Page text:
Regional powers such as the United Arab Emirates, Saudi Arabia, and Egypt were no friends of Bashir’s Islamist government.

They would appear to have little to gain by backing military rule in Sudan, de Waal said.

Saudi Arabia and the UAE “don’t have deep enough pockets to bail Sudan out of the hole that it’s in, so the real leverage lies with the U.S. and the World bank and others.

And with the U.S. and Western governments having taken a strong stand, Burhan doesn’t have much to play with.”

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Ayade orders recruitment into Cross River civil service



Governor Ben Ayade of Cross River has ordered immediate recruitment into the state civil service to fill the vacuum that may occur due to workers’ retirements.

The new Head of Service (HoS), Mr Timothy Akwaji, disclosed this on Wednesday during his maiden meeting with permanent secretaries on Wednesday in Calabar.

Akwaji said the creation of Akwa Ibom from Cross River in 1987 caused a mass exodus of civil servants to the new state, leading to mass recruitment by the state government to fill the attendant vacant positions.

“Most of these workers will be exiting the service, having completed their mandatory 35 years in service and this may create a bureaucratic vacuum if there is no mentoring of those who may be left behind to keep the service running.

“The governor has, therefore, given approval for the recruitment of workers to cushion the effect of the impending mass retirement from the state civil service.” NAN quoted him as saying.

The Head of Service stressed the need for the permanent secretaries to mentor their subordinates, as directors and for other civil servants to look up to them as role models.

He said mentorship in the service has become necessary to enable civil servants discharge their responsibilities effectively.

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Buhari assures Nigerians price of rice, other food Items to crash soons



President Muhammadu Buhari has assured Nigerians that prices of food items, especially rice will soon come down.

The president, who gave the assurance on Tuesday, during the official unveiling of the Central Bank of Nigeria (CBN)/Rice Farmers Association of Nigeria (RIFAN) Rice Paddy Pyramids in Abuja, urged Nigerians to exercise some patience, saying the growing food production in the country, especially expansion in rice farming would eventually bring down prices of food, making it more affordable for all.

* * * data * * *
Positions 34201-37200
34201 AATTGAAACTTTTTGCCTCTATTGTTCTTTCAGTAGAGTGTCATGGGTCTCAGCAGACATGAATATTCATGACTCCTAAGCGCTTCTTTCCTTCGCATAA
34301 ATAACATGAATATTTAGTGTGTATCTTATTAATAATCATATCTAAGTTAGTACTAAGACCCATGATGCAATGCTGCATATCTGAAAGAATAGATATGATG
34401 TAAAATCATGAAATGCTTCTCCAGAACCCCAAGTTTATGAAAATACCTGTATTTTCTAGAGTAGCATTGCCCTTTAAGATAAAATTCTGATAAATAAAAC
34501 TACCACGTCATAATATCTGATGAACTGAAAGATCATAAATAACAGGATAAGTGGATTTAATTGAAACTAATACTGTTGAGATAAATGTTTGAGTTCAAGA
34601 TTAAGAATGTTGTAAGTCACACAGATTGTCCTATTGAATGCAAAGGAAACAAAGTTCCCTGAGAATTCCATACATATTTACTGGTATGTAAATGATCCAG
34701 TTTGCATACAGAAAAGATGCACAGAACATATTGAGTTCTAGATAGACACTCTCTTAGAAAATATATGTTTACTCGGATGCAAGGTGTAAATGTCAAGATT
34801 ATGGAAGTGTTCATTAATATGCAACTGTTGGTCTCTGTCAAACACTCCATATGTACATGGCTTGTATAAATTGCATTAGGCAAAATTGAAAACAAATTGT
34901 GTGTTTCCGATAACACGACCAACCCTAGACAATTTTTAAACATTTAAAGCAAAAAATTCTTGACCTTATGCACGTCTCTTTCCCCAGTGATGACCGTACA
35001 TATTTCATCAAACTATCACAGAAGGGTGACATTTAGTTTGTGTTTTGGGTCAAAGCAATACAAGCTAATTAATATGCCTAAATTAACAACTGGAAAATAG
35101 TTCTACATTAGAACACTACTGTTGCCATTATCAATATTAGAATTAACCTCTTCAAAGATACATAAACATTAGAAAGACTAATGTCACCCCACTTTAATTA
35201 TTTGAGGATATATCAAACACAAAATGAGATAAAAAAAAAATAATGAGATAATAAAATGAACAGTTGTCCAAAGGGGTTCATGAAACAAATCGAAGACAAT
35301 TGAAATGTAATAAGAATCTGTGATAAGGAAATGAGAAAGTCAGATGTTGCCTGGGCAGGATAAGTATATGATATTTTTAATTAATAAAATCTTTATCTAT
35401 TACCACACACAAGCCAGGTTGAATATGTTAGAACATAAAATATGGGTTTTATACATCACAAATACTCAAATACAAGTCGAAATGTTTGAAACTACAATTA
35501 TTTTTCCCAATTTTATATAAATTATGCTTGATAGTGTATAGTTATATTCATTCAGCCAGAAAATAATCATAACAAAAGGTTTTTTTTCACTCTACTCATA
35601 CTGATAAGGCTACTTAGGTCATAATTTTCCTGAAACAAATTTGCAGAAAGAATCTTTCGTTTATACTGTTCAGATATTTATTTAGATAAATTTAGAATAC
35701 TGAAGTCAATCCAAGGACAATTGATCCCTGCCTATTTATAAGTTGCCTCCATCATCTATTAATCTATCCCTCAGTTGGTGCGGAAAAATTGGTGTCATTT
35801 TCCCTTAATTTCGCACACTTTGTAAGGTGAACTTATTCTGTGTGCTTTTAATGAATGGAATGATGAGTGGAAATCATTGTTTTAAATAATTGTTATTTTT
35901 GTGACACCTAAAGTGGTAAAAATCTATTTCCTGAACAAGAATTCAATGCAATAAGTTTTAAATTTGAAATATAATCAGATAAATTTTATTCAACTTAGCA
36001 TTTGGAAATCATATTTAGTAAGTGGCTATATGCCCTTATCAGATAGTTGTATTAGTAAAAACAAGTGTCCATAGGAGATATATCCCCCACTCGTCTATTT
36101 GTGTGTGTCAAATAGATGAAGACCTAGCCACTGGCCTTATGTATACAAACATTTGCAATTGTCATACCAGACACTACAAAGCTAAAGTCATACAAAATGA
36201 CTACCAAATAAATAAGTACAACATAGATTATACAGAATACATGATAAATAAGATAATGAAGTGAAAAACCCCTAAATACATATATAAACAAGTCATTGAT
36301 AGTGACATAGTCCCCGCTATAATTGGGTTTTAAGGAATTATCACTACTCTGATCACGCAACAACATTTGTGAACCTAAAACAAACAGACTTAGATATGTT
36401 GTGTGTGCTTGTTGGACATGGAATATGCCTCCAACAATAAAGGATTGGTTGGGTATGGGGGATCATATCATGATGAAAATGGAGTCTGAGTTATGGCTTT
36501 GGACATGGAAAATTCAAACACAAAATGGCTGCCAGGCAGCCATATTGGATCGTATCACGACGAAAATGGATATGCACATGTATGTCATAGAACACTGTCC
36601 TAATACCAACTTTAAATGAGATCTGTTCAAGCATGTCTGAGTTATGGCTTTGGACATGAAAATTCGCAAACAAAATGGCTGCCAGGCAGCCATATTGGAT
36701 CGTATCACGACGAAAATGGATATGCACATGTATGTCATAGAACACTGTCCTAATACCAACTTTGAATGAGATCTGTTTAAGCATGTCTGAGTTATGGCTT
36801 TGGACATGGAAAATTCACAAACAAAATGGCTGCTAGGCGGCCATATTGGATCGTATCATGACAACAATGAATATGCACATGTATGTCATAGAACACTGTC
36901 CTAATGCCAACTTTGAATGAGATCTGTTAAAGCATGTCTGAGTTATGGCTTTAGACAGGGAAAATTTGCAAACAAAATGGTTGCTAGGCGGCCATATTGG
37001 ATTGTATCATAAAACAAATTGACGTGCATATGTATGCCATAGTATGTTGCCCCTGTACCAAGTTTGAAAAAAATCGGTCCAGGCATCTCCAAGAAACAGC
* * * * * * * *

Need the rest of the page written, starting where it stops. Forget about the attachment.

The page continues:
This was just as the Governor of the CBN, Mr. Godwin Emefiele, revealed that following the successes recorded in the implementation of the CBN-led Anchor Borrowers’ Programme (ABP), the country had been able to significantly reduce rice importation from Thailand by over 99.83 per cent within the past seven years.

But reacting to yesterday’s unveiling, the Peoples Democratic Party (PDP) Tuesday mocked the APC and its governments, describing it as another shameless media stunt to again beguile Nigerians ahead of 2023 elections.

According to the leading opposition political party, the unveiling of bogus rice pyramids in Abuja, was nothing but, “pyramids of lies.”

However, Buhari’s assurance to Nigerians on cheaper food items came on a day he personally presented awards to Emefiele and five other state governors for their contributions to the development of agriculture in the country.

The state chief executives included Governors of Ekiti, Mr. Kayode Fayemi; Kebbi, Alhaji Atiku Bagudu; Cross River, Prof. Ben Ayade; Ebonyi, Mr. David Umahi, and Jigawa, Alhaji Abubakar Badaru.

The president said: “Today rice production in Nigeria has increased to over 7.5 million metric tons annually. Prior to the introduction of APB, the average production in Nigeria between 1999 to 2015 was less than four metric tons annually.

“I am aware that the bags of paddy will be moving straight from here to rice milling plants across Nigeria, which lead to the release of processed rice to the markets by the rice millers. The measure will aid our efforts at reducing the price of rice in Nigeria.

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Mompha released on N200m bail



Justice Mojisola Dada of the Ikeja Special Offences Court has granted Instagram celebrity, Ismaila Mustapha, popularly known as Mompha, bail of N200 million.

Mompha was rearrested last week Monday by the Economic and Financial Crimes Commission and was first re-arraigned in court last Wednesday, January 14.

While granting his bail application today January 18, the court requested he provides two sureties, one of which must own a property valued at N100 million within its jurisdiction.

Mompha and his company, Ismalob Global Investment Limited, are standing trial on an amended 22-count charge bordering on cyber fraud and money laundering to the tune of N32.9bn brought against him by the EFCC.